Description

By 2045, the United States will become a majority-minority society, with less than 50% of the population being non-Hispanic Whites (Frey, 2018). The current cohort of college students are also more diverse than their previous cohorts in various ways (Schaeffer, 2019). As instructors of Psychology and other related fields, we can help students understand and appreciate diversity, cultivate a critical mind to analyze the role of sociocultural factors, and develop the knowledge and skills that would allow them to act ethically and responsibly in a diverse world (see American Psychological Association, 2013). In this volume, intersectionality of the many areas of diversity are emphasized.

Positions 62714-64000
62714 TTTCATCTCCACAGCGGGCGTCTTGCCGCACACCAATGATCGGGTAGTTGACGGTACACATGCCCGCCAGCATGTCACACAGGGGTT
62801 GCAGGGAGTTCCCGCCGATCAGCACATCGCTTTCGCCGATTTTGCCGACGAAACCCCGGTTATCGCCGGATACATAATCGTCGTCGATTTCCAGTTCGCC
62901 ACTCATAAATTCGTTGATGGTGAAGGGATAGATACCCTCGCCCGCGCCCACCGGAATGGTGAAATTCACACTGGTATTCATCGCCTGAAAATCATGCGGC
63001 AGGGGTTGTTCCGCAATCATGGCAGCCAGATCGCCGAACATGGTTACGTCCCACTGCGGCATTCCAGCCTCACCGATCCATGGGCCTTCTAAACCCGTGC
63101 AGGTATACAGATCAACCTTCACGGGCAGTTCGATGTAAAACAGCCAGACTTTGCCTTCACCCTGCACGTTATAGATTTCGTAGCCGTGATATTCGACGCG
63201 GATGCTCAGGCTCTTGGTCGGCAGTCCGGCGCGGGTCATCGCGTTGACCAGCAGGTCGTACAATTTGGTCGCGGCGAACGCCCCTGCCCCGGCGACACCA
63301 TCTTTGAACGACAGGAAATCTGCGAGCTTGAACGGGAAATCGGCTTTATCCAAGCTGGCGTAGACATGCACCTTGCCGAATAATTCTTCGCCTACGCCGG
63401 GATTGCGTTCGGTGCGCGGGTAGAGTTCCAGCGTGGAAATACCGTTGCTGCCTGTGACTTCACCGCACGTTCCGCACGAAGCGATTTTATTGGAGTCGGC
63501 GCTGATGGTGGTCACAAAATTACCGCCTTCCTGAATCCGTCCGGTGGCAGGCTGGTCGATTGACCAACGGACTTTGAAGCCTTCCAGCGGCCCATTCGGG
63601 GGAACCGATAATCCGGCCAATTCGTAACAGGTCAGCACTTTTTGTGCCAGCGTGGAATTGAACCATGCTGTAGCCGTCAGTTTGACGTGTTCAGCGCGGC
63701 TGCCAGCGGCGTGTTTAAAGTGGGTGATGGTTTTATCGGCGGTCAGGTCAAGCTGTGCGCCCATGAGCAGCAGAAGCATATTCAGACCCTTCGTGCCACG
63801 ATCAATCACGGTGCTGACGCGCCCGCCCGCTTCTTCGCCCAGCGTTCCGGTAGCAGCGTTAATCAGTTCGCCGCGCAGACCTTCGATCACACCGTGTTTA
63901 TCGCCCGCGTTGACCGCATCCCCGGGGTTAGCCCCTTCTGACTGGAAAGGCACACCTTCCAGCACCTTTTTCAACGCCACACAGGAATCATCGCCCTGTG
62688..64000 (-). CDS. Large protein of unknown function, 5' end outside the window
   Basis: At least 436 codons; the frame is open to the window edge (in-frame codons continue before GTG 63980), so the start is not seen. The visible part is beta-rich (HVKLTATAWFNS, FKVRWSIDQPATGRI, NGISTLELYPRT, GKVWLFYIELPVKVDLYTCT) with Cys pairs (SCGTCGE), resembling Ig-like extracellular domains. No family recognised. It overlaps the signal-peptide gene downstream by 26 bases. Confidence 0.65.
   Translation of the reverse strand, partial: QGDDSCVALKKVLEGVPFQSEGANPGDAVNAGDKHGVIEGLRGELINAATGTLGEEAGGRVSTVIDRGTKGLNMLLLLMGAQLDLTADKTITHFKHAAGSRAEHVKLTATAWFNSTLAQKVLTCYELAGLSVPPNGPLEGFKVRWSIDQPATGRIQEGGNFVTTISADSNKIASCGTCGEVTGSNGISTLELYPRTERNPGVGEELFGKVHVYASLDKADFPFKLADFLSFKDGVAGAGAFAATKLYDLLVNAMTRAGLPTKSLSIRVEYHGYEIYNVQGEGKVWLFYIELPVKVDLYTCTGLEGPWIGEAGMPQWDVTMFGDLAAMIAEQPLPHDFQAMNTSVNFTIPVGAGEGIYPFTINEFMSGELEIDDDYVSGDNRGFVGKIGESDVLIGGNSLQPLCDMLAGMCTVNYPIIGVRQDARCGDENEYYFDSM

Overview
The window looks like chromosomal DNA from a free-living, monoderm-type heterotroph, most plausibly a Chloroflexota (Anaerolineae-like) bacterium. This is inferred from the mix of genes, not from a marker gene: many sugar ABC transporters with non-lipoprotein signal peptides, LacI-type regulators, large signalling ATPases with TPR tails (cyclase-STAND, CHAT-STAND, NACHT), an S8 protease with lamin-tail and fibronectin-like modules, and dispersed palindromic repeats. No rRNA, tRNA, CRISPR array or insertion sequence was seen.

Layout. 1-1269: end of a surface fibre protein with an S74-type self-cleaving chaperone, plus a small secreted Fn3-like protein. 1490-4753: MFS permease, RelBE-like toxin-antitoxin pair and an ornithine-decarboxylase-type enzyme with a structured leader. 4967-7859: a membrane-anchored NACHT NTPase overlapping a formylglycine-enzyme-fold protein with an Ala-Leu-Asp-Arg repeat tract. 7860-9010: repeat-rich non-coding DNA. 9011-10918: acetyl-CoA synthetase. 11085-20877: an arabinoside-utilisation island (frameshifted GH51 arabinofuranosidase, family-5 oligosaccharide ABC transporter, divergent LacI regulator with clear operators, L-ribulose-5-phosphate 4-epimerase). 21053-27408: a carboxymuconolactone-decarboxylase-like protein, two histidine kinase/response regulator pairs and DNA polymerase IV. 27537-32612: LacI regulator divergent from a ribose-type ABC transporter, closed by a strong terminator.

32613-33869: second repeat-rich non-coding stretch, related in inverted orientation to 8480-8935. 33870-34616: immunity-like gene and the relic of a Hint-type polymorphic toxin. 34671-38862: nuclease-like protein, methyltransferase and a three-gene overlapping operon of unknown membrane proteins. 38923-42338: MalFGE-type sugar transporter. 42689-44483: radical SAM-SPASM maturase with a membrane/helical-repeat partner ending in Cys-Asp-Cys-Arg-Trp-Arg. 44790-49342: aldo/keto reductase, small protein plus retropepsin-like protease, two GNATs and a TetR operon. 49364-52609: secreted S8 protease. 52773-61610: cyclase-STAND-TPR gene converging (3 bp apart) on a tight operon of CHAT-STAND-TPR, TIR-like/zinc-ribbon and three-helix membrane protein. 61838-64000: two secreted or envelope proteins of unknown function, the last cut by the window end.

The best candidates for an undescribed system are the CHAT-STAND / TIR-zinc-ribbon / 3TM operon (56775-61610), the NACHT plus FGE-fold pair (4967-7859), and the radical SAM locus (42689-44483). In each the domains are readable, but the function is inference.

ISBN: 978-1-941804-63-6   

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Introduction to Volume II
Maria S. Wong, Lauri Weiner, Jessica Cerniak, and Lydia T.S. Yee v
Intersectionality
Transformational teaching: Creating community in the classroom
Colleen E. Kline  2
Developing community and sense of belonging in your classroom
Crystal Carlson  7
Using a mindfulness-based deep listening exercise to engage students in difficult dialogues about diversity, equity, and inclusion
Jasjit Sangha and Kosha D. Bramesfeld  12
Even the pedagogy was White: Moving away from a single lens approach in the teaching and practice of psychology
Dominique Broussard, Courtland Douglas, and Jannis Moody  18
Using personal storytelling in the classroom setting: Perspectives from a female, non-White immigrant instructor
Maria S. Wong 24